Harutaka (青空)
3F, Kawabata Building
8-5-8 Ginza, Chuo-ku, Tokyo (map)
+81 3 3573-1144
Reservations only, book a few weeks in advance.

Harutaka Tako

Tako (Octopus) | たこ

Harutaka Grilled Sawara

Grilled Sawara (Spanish Mackerel) | サワラ

Harutaka Otsumami

Otsumami (Appetisers)

Harutaka Sashimi

Hirame (Japanese Flounder/Sole) & Sayori (Japanese Halfbeak) | 平目, 針魚

Harutaka Shirako

Shirako (Milt) | 白子

Harutaka Tilefish

Amadai (Tilefish) with Awaji Onion Soup | 甘鯛 淡路の玉葱スープ

Harutaka Otsumami

Otsumami (Appetisers)

Harutaka Abalone

Awabi (Abalone) | アワビ

Harutaka Sumiika

Sumiika (Japanese Spineless Cuttlefish) | 烏賊

Harutaka Shima Aji

Shima-aji (Striped Jack) | 縞鯵

Harutaka Akami

Akami (Lean Tuna) | 赤身

Harutaka Chutoro Nigiri

Chūtoro (Medium Fatty Tuna) | 中とろ

Harutaka Otoro Nigiri

Otoro (Super Fatty Tuna) | 大とろ

Harutaka Kohada Nigiri

Kohada (Gizzard Shad) | 小肌

Harutaka

Ikura | いくら

Harutaka Butterfish Nigiri

Ibodai (Butterfish) | イボダイ

Harutaka Kuruma Ebi Nigiri

Kuruma Ebi (Japanese Tiger Prawn) | 車海老

Harutaka Uni Nigiri

Bafun Uni (Sea Urchin) | 海栗

Harutaka Kasugo Tai Nigiri

Kasugo Tai (Baby Sea Bream) | 春子鯛

Harutaka Kobashiri Nigiri

Kobashira (Shell Ligaments of a Surf Clam) | 小柱

Harutaka Saba Nigiri

Saba (Mackerel) | 鯖

Harutaka Anago Tsume Nigiri

Anago Tsume (Conger Eel) | 穴子ツメ

Harutaka Tamago

Tamago (Egg) | 玉子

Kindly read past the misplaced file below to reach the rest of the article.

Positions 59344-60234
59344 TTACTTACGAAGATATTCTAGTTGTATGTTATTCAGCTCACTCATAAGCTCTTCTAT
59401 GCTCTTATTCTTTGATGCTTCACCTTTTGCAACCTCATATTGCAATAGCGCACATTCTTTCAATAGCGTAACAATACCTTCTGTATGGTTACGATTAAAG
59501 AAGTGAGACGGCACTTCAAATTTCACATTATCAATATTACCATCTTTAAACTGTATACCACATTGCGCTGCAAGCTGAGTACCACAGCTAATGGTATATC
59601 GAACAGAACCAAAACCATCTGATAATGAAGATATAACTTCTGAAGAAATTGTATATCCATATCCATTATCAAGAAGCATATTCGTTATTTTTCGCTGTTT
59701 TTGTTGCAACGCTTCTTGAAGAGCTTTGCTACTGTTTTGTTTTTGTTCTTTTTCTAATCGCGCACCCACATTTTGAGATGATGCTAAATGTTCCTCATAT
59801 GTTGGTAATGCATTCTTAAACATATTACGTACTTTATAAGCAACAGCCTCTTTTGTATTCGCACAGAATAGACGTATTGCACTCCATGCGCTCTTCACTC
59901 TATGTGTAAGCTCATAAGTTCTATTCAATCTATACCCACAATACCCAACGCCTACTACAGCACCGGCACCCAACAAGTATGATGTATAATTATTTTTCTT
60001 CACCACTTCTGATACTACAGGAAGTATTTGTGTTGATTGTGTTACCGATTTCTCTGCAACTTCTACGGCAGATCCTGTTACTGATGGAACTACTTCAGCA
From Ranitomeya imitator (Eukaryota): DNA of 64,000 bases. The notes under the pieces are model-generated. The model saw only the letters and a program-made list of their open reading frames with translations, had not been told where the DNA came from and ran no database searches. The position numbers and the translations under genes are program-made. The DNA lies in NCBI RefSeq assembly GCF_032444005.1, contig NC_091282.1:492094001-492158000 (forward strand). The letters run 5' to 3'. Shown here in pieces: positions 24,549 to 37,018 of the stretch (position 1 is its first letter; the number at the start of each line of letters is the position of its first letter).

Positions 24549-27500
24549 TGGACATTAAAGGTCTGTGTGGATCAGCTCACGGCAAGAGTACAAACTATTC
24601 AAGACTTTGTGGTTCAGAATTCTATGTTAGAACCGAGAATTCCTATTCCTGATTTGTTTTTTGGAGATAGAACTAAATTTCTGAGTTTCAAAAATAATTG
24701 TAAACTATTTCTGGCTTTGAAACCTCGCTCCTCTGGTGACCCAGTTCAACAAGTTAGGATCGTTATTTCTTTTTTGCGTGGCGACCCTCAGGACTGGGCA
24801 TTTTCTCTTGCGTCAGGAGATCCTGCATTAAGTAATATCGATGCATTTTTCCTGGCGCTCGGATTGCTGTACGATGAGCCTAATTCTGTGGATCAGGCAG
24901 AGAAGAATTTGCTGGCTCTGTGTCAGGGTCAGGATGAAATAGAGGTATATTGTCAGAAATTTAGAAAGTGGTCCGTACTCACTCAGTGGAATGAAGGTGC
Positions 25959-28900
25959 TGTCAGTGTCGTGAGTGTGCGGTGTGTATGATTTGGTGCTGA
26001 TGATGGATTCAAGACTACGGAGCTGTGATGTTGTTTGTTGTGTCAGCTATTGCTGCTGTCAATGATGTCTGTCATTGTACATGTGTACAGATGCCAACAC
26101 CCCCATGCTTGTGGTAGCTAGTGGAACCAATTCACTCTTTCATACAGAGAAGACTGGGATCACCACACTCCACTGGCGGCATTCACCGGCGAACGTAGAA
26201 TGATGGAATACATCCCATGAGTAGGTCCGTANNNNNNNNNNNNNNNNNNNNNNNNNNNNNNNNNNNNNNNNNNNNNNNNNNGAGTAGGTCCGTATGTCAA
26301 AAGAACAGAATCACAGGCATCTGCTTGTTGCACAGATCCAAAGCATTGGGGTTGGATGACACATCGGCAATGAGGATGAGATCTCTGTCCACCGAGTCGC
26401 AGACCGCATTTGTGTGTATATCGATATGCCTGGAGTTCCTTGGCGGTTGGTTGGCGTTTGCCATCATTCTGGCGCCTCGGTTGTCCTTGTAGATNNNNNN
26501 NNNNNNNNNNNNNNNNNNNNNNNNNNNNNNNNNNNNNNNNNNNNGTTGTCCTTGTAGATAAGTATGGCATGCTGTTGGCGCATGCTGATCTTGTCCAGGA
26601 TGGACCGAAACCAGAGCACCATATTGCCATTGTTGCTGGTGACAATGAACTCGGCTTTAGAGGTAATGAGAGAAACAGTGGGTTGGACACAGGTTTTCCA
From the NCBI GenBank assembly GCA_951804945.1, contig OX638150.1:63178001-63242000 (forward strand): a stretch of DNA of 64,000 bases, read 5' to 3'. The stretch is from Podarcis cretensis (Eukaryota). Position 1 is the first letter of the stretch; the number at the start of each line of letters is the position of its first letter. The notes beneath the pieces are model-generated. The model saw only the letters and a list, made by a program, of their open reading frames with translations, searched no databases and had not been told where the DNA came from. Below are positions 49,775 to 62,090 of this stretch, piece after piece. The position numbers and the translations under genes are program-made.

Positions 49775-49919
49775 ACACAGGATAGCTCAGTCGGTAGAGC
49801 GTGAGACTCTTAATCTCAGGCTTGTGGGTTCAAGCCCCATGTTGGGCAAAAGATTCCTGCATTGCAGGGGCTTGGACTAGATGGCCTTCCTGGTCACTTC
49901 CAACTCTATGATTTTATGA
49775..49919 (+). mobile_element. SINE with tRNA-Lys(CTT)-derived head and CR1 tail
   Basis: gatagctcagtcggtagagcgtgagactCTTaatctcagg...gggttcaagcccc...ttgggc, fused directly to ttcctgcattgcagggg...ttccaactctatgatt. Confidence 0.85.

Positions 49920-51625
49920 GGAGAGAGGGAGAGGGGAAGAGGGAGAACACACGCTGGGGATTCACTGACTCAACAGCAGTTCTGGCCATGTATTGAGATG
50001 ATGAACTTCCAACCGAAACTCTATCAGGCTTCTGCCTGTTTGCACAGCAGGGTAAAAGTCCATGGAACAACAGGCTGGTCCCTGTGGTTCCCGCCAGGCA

Harutaka (青空)
3F, Kawabata Building
8-5-8 Ginza, Chuo-ku, Tokyo (map)
+81 3 3573-1144
Reservations only, book a few weeks in advance.

So fellow foodies, where’s your favourite Jiro-style sushi?

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9 thoughts on “Harutaka, Tokyo

  1. When you wrote this review for Harutaka in 2016, you mentioned that Sukiyabashi Jiro Honten wasn’t even in the top 20 Tokyo Sushi spots – according to Tabelog. In checking today, it’s listed in the top 5.

    I’m curious if you have any insight on why it climbed in ranking to top 5 in less than two years? 2016 was well afer the movie and about two years after the Abe/Obama visit. Was there some recent Japanese TV coverage that put Jiro’s sushi-ya “on the radar” for Tokyo locals?

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    1. Hi Sushi Cossak,

      First of all, thanks for reading.

      In terms of why it’s top 5 now, there are a few reasons (a mix of fact, speculation and subjectivity).

      1. Tabelog has updated the way the rankings are calculated a few years ago, and this was the first time it got bumped into the top 5.
      2. Unfortunately, Jiro-san has been at the counter less and less these days. It has mostly been his son.
      3. Since writing, Harutaka has moved to a new location, some saying his new place being a bit cold and sterile. I personally don’t mind.

      Some parting thoughts, I have nothing against Sukiyabashi Jiro. Sushi is great, but service can be debatable (you either like the quick 30 min style or you don’t). I just want to show readers that there’s more to sushi in Tokyo than Sukiyabashi Jiro.

      Like